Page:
____The West's epistemological journey-from our mythological fall from grace to our most recent search for deliverance in cyberspace-is said to have begun with one bite of an apple, representing humankind's earliest and most elemental symbolic technology. And with that first metaphorical signification, humanity was marked by what the poet and statesman Vaclav Havel described as a "sense of separation from Being." That is, a tensive cognitive dissonance which has its roots in the very nature of metaphorical language, relying as it does on the simultaneous signification of both identity and difference (Derrida 1980, Coyne 2000).

____Beyond its felt presence in human experience, perhaps the clearest evidence for the existence and nature of this cognitive dissonance and epistemological error is in the persistent efforts made since ancient times to redress it. Throughout the ages, however, socioeconomic constraints imposed by dominant interests have inhibited individuals who recognized the error and its effects from carrying the solution to its logical resolution. Protagoras and Socrates were killed; Plato, Augustine and Kant became enthralled by the logical systems they constructed to rise above it; Aristotle and Hegel turned conservative in the interest of getting along; and Dewey and Mead were chastised by established academe when they refused to compromise their quest for a resolution. Further, a solution would require the collective efforts of democratic deliberation to inform and make intelligent the workings of existential, ecological fact, as against the transcendent status of hypostasized sociotechnical predication. Though this resolve was perhaps most famously and radically articulated in the writings of Marx, it was as early as the fifth-century B.C. when Protagoras suggested what may have been the West's first formulation of what the Buddhists call the "middle path," or what cognitive science has termed the process of "codependent arising." Indeed the intensifying synergy of political economy and cognitive science provides what may be our most credible hope for the West's rediscovery of Protagoras' original premise, of an integral cognitive ecology which would bring our epistemological journey full circle and provide the necessary framework upon which to articulate the method discussed later in these pages. Again, it is precisely because the West's philosophical heritage has generated such deeply engrained biases regarding the very nature and composition of that meaning and value so central to today's so-called "Information Economy," that we must understand and elucidate the origins of the way we think about "knowledge," "information," "meaning," as well our past hesitancy to validate the vast realms of human experience which lie beyond reason.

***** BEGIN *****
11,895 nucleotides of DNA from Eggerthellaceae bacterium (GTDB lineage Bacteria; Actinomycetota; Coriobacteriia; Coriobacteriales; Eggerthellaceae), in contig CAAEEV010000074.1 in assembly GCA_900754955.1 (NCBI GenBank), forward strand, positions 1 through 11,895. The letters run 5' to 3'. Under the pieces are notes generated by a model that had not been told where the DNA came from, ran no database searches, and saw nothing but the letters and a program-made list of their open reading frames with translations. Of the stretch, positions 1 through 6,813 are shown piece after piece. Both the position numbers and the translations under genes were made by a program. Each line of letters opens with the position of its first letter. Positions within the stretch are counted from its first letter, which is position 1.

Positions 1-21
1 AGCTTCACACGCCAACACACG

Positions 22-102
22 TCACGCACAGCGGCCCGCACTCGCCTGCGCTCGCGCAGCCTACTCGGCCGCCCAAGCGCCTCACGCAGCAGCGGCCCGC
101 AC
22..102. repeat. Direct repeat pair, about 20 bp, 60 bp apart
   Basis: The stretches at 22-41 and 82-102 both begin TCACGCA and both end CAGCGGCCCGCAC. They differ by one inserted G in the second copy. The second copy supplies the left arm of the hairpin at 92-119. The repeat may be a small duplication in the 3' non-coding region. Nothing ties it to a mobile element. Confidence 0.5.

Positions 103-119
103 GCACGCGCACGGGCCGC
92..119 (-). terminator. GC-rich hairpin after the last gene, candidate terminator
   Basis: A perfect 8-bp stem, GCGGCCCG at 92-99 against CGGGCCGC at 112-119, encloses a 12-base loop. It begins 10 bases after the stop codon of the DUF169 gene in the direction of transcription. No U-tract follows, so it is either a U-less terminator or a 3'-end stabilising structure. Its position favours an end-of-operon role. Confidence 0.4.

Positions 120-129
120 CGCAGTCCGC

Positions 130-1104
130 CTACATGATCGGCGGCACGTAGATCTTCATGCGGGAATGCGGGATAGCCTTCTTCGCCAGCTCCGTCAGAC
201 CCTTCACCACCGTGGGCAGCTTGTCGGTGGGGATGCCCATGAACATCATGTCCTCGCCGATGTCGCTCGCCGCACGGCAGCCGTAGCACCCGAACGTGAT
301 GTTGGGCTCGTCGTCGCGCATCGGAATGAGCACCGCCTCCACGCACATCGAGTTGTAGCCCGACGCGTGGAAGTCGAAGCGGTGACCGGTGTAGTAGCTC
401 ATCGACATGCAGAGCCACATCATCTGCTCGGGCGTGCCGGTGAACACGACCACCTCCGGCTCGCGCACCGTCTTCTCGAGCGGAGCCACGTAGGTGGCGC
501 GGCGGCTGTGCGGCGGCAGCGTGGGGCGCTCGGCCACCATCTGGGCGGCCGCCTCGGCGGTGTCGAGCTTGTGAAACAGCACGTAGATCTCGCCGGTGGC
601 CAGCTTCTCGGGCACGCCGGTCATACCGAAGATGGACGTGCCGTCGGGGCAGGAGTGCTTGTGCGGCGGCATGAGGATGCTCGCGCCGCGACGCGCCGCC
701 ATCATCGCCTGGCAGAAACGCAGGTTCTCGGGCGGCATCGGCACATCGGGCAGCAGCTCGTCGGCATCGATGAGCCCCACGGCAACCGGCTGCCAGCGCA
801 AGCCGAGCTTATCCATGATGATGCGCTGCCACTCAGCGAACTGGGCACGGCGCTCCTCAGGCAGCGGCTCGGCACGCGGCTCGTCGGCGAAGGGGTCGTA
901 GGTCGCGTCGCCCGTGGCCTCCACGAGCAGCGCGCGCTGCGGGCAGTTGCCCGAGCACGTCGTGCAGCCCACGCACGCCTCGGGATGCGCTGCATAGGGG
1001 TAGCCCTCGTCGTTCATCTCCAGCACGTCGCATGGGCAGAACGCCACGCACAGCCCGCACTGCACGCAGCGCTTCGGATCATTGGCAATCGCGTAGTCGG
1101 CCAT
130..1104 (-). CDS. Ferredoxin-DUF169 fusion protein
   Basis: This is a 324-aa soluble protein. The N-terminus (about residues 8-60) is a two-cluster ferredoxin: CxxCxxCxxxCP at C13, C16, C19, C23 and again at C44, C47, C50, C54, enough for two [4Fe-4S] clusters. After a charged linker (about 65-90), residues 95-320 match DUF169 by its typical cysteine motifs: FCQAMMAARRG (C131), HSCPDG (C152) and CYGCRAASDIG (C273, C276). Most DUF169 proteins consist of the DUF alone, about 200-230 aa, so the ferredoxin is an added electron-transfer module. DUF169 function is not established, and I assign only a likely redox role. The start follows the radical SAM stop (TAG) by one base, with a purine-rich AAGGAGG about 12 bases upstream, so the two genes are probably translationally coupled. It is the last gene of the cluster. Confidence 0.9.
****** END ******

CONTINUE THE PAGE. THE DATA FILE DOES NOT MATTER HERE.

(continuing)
. . .

Likening the modern Western mind to an open terrain, one might say that each quality of our cognitive topography has a deep-rooted heritage entwined in the dark soil below with all those other characteristics which have grown into our current conceptions of value and meaning. If we were to survey this terrain from a distance, we would certainly be first struck by a pair of particularly prominent features.

____Throughout the past two and a half thousand years, two broad, well-traveled paths have comprised the accepted modes of Western inquiry into the nature of "knowledge" and "truth," or what we prefer to refer to here as meaning and value. Together, these grand traditions-rationalism and empiricism-may be seen as divergent methods of arriving at a priori, objective facts independent of subjective human intervention or interpretation. These modes of thought have proven stunningly successful in defining the normative parameters-the accepted spheres of inquiry-of all subsequent attempts to define the nature of knowledge and meaning. It is increasingly crucial we begin to grasp the most apparent impacts of these epistemological traditions in order to understand clearly how it is that both our economic and environmental realities are today straining against the confines of the preternatural human cognitive model inherent in these still dominant modes of thought. For it might have been otherwise.